It is also important to emphasise that the scheme I announced is just one element of the Government’s response to the country’s complex legacy of Mother and Baby Institutions.  The House will be aware that the Government also approved a significant and broader Action Plan for Survivors and Former Residents of Mother and Baby and County Home Institutions.  

This Plan is inclusive and responds to the diverse needs and priority concerns of all concerned. The actions are designed to support survivors in a number of ways and to contribute to healing and future wellbeing.

Questions Nos. 5 and 6 answered orally.

Legislative Measures

Question No. 8 answered orally.

Questions (7)

Gary Gannon

Question:

7. Deputy Gary Gannon asked the Minister for Children, Equality, Disability, Integration and Youth the status of the research on conversion therapy to support legislation for banning the practice as committed to in the Programme for Government; the timeline for the research; and if he will make a statement on the matter. [59510/21]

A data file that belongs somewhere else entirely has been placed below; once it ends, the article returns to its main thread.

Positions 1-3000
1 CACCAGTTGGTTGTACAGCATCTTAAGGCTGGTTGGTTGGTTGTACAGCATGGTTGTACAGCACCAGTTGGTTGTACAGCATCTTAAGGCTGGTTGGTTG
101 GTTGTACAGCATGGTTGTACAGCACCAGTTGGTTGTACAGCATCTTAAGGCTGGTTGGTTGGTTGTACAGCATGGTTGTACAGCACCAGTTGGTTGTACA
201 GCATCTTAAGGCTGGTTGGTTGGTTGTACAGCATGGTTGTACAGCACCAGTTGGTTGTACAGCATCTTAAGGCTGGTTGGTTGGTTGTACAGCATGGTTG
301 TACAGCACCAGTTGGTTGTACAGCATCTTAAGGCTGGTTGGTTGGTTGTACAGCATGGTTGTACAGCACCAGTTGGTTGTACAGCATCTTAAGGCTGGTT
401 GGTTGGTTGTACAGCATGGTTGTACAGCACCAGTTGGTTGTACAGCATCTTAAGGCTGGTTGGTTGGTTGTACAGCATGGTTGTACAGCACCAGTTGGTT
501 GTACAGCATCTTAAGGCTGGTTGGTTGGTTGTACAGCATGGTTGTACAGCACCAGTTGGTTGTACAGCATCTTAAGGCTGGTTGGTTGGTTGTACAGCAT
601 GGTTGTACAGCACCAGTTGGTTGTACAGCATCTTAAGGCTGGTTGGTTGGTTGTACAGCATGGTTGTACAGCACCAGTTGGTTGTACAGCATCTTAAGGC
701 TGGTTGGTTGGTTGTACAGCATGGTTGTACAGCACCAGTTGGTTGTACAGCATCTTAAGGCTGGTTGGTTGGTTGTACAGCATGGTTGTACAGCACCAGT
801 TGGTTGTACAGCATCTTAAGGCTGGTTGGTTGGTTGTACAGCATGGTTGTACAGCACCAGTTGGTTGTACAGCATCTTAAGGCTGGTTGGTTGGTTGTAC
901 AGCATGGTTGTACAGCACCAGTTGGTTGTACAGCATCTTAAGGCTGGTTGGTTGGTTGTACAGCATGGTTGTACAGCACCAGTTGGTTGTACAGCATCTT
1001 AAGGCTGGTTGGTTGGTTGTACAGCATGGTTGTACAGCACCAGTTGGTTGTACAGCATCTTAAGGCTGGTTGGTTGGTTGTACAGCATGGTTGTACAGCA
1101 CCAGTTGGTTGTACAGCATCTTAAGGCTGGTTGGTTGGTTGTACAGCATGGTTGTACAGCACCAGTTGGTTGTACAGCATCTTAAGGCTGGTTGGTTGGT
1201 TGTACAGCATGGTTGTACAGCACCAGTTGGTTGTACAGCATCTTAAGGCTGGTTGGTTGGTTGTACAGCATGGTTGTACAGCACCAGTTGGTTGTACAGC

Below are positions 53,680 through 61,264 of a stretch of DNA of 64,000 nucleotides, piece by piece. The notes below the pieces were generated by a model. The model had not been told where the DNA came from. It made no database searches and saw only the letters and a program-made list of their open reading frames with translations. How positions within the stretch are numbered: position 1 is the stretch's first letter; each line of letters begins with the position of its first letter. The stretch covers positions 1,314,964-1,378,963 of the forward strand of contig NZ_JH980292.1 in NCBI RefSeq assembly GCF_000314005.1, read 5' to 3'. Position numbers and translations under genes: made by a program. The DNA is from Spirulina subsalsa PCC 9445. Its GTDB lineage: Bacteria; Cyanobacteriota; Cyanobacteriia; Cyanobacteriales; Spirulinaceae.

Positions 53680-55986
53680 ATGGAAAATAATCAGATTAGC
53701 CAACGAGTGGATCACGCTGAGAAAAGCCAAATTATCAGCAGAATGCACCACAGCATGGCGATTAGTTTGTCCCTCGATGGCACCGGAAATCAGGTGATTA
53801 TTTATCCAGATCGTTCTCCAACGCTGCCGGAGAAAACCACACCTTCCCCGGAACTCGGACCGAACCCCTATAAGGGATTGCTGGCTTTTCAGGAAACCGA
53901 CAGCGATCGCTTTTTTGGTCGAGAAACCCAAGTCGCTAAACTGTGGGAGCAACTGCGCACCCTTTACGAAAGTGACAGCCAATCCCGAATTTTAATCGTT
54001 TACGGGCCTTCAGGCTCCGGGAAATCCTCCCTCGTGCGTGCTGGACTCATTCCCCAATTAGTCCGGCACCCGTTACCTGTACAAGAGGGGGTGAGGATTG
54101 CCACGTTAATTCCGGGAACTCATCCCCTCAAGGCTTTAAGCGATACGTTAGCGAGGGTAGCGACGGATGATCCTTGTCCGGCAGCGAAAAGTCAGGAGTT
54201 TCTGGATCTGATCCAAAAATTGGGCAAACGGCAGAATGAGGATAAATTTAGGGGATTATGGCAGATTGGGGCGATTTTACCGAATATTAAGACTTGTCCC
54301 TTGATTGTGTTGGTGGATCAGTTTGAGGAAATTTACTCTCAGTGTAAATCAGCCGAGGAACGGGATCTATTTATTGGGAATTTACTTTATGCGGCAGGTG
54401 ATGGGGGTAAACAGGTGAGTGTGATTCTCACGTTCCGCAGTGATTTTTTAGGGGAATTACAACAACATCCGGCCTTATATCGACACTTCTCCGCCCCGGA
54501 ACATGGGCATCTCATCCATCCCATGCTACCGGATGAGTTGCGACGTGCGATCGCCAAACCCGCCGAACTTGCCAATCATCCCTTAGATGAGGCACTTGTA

View answer

Written answers (Question to Children)

The Programme for Government contains a commitment to legislate to end the practice of conversion therapy, an objective I strongly support.  

In addition, , the LGBTI+ National Youth Strategy 2018 – 2021 contains a commitment to prohibit the promotion or practice of conversion therapy by health professionals in Ireland, and the National LGBTI+ Inclusion Strategy 2019-2022 commits to ensuring that the practice of conversion therapy in Ireland is investigated and followed up with appropriate counter measures.  

My Department developed a scoping paper on research into conversion therapy in February 2021.  This paper comprised a literature overview and a high level examination of the banning of conversion therapy internationally, along with any evidence in Ireland of conversion therapy practices.

In May last I established  a sub-committee of the LGBTI+ National Inclusion Strategy Steering Committee to examine the scoping paper developed by my Department, and to agree the next steps in progressing commitments relating to researching, and prohibiting the practice of conversion therapy.